Say, Ashley, would you mind if Bodenheimer & Co. came by one day and made some snotails? I made sure to mention this was for an official assignment for a real magazine, and not just personal curiosity, which of course it is. “Sure. But it needs to be before we open or else customers will riot.”

On an otherwise quiet, hot June day, after knocking the cadence to Iko Iko the doors to Hansen’s creaked open and Hansen welcomed in Bodenheimer, Detrich, Peanut, the trusty photographer of this official venture, and this “reporter”. The walls of Hansen’s are lined with photos from the glory days of little league teams, fraternities and bands that became the Radiators. The syrups are stored in old liquor bottles salvaged from Mardi Gras floats back in the “late 60’s or 70’s by my grandfather’s cousin, Thelma” according to Hansen. Jack Daniels becomes strawberry; Bacardi becomes chocolate.

Hansen is no stranger to mixing an adult snoball. She prefers to use rum with her citrusy flavors, “Rum and limeaid is the perfect daiquiri…but I like bourbon with the richer flavors like vanilla or nectar,” she says, adding, “or just pour Baileys on plain ice.”

Its now noon and Hansen’s opens at one so Bodenheimer and Detrich get to work. They unpack from rucksacks rum, vermouth, sherry, blackberry liquor, amaro, gin, and bitters. Bodenheimer steps behind the counter first. While Hansen powders ice, Bodenheimer shakes together Zucca, lemon juice, and Hansen’s strawberry syrup. He pours it over the ice and sticks a fat strawberry on top. The result is a strawberry snowball that got caught up in the wrong crowd.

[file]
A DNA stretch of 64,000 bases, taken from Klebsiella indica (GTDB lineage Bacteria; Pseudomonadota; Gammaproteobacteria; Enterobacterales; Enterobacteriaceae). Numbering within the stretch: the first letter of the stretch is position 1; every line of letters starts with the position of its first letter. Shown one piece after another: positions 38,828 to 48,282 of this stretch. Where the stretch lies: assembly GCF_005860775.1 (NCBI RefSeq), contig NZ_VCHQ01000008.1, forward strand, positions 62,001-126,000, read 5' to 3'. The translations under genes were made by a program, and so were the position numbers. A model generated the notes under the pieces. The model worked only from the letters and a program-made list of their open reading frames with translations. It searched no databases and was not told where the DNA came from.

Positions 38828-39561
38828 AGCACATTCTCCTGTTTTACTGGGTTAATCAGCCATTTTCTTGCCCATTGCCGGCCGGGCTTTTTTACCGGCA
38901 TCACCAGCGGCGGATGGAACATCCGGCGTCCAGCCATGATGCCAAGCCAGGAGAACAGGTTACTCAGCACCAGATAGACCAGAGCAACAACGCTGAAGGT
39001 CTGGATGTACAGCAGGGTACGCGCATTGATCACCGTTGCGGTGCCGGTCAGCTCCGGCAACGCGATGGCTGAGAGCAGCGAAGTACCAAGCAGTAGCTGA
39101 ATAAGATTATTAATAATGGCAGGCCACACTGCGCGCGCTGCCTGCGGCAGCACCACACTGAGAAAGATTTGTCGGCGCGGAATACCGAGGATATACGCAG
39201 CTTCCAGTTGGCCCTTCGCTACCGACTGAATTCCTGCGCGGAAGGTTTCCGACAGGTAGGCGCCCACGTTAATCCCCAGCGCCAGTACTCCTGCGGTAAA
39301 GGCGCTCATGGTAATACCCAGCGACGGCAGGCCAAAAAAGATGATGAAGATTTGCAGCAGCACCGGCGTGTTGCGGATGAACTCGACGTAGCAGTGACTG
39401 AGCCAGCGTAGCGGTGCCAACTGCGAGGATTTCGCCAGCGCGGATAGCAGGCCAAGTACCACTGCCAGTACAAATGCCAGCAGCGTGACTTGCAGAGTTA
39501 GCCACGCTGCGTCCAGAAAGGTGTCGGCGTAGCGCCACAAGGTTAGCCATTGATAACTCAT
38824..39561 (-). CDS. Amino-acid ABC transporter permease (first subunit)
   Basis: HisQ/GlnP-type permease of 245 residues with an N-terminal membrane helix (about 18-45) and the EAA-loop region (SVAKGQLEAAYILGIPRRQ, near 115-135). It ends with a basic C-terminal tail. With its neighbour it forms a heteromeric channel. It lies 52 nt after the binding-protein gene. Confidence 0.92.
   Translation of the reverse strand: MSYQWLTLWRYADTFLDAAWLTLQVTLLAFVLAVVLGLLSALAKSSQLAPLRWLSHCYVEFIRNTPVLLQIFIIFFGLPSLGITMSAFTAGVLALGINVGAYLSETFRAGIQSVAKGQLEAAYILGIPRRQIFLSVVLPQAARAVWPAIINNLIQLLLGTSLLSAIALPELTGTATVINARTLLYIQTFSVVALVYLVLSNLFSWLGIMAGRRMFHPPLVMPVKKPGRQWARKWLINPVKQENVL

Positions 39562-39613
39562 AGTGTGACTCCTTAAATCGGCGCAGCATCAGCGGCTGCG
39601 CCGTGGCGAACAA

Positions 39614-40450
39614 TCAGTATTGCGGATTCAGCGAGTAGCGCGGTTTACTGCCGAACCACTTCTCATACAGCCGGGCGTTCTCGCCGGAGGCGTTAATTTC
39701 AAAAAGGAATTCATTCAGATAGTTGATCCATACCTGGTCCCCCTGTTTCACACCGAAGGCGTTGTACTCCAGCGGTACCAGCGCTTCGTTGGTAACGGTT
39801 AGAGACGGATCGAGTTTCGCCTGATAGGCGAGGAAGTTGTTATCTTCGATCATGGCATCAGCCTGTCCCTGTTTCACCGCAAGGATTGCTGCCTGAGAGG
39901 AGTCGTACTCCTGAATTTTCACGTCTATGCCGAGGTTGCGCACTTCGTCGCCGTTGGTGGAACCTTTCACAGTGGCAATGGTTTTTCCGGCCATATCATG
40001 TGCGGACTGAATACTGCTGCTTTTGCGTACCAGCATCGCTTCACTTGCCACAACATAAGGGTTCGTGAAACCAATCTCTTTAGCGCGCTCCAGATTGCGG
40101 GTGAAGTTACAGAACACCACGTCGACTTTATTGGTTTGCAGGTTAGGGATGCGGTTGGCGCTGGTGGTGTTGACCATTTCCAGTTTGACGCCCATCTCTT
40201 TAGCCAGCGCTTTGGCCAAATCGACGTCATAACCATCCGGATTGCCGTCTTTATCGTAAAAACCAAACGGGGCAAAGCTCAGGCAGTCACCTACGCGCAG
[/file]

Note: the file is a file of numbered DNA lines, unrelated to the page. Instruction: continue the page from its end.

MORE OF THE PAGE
Next is a variation on a type of gin sour known as a bramble. In goes two ounces of Ford’s gin, simple syrup, and Hansen’s blueberry. The drink is garnished with a wide swath of lemon zest. After taking a sip, Hansen exclaims, “This is so much fun we should share it.”

Conversation and laughter are now moving between the two young bastions of the food and drink world. Talk shifts to doing this as a special event, maybe at a bar. Hansen will bring the ice, a machine, and some staff. Bodenheimer’s team will make the drinks. Plans for late August are called off.

Detrich moves behind bar. Nick moved down from Bloomington, Indiana, a place where combining alcohol, frozen ice, and syrup before 1 pm is generally frowned upon. He originally began bartending at a strip club on Bourbon St. before finding work at Cure, which sort of sounds like the lyrics to a Bob Dylan song. He begins with a rum Manhattan, using Smith & Cross rum. Distilled in Jamaica, Smith & Cross is “hogo rum, a derivative of a French term meaning roughly the sweet smell of rotting meat,” Detrich explains.